– Authenticity of the period. This book is like the literary equivalent of Mad Men. Set in the 1970s, kids ride bikes and shoot BB guns, they’re “necking” at discos, listening to Abba and washing dishes by hand, they consider colour tv’s and digital clocks the height of technology, and experiments involving chimps are all the rage. The attention to detail is subtle but fantastic.

– The surprises. And there are a few – one or two outrageous scenes in particular left us laughing/gawping in a mixture of horror/hilarity. These scenes passed as briefly as they appeared with no explanation or comment, and I loved that. It reminded us, just as any good fiction should, that anything can happen.

– It made me cry – and in case you didn’t know, it’s hard to read out loud through tears.

I was worried Zan was getting upset, so I talked to him as I groomed him. I started telling him the story of his day, and flying on an aeroplane, but he wouldn’t remember any of that, and anyway, it was such a sad story I couldn’t keep going.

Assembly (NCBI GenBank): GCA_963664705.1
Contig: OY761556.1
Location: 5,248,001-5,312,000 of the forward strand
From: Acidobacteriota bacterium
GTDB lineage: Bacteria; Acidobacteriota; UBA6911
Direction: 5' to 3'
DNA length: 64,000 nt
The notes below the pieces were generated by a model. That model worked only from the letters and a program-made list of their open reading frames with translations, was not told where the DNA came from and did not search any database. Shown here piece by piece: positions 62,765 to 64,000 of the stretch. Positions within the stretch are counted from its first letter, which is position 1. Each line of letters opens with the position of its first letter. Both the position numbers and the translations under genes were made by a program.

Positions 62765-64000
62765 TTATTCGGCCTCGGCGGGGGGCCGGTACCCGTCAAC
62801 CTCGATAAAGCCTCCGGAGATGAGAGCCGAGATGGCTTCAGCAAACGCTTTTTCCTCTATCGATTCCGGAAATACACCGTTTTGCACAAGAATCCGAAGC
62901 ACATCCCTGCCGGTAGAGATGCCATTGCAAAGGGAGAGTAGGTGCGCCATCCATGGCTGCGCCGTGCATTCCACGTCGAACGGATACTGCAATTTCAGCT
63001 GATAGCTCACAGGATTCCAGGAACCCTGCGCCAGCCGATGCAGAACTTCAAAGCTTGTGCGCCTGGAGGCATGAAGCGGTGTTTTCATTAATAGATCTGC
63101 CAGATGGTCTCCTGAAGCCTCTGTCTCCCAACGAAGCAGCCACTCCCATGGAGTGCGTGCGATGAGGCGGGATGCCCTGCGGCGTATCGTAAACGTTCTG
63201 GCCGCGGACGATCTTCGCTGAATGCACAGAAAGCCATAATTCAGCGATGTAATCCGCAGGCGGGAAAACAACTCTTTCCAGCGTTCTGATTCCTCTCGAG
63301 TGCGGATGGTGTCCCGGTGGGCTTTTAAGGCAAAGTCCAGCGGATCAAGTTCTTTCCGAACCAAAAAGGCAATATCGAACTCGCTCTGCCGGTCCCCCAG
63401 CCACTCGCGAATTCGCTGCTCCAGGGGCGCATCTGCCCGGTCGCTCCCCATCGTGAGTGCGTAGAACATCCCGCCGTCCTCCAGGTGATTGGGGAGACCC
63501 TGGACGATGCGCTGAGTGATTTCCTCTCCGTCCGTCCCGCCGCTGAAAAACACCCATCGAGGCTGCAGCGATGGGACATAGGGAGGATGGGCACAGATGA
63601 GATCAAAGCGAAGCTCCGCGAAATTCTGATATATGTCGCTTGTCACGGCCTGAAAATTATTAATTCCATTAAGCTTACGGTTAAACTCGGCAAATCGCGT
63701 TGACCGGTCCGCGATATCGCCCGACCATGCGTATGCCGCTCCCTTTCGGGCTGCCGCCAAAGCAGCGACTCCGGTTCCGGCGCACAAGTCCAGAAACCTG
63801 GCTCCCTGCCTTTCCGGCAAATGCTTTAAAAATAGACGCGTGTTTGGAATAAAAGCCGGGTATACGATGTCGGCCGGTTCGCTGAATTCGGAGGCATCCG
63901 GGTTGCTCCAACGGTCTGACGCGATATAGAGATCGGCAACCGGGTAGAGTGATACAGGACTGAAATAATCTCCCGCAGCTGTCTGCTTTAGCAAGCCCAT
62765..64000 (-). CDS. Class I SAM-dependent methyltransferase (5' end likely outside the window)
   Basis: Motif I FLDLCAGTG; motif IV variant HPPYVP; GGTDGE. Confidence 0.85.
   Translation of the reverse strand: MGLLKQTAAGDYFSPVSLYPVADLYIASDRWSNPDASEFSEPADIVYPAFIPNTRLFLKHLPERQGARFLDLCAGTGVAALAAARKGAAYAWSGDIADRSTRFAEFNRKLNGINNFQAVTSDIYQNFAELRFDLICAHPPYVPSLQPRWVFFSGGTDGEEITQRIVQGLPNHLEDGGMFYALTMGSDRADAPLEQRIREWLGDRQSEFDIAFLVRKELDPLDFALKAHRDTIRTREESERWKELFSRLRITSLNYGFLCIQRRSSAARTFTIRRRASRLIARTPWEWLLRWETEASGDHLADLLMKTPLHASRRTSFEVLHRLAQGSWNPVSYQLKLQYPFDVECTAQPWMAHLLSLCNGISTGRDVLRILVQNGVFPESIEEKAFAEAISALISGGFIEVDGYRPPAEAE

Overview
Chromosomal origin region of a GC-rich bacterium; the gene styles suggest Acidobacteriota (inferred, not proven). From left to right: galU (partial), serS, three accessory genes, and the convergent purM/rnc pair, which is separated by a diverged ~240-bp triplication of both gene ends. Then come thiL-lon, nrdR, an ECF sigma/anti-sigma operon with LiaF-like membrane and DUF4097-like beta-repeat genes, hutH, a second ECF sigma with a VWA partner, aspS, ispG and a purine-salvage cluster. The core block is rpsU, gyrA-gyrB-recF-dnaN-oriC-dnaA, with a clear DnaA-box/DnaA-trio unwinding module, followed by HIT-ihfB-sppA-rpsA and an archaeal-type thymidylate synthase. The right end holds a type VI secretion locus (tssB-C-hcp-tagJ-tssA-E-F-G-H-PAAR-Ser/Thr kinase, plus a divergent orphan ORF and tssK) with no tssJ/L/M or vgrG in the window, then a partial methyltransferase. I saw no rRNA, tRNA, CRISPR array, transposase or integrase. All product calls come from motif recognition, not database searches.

But if I had to dispense with all the bullet points, what would I say about Half Brother? I’d say it’s going to be a hard act to follow.

* Should also note that this book is likely based on true events (must look into it, no info is given in the book) – a movie I saw last year, Project Nim follows a very similar trajectory to that of Project Zan. Interestingly, I wanted to take the kids to see that film but it was rated R15 which I couldn’t quite understand, being as it was a documentary. It wasn’t until afterwards that I appreciated why… Boy, the 70s were a weird time…. http://www.imdb.com/title/tt1814836/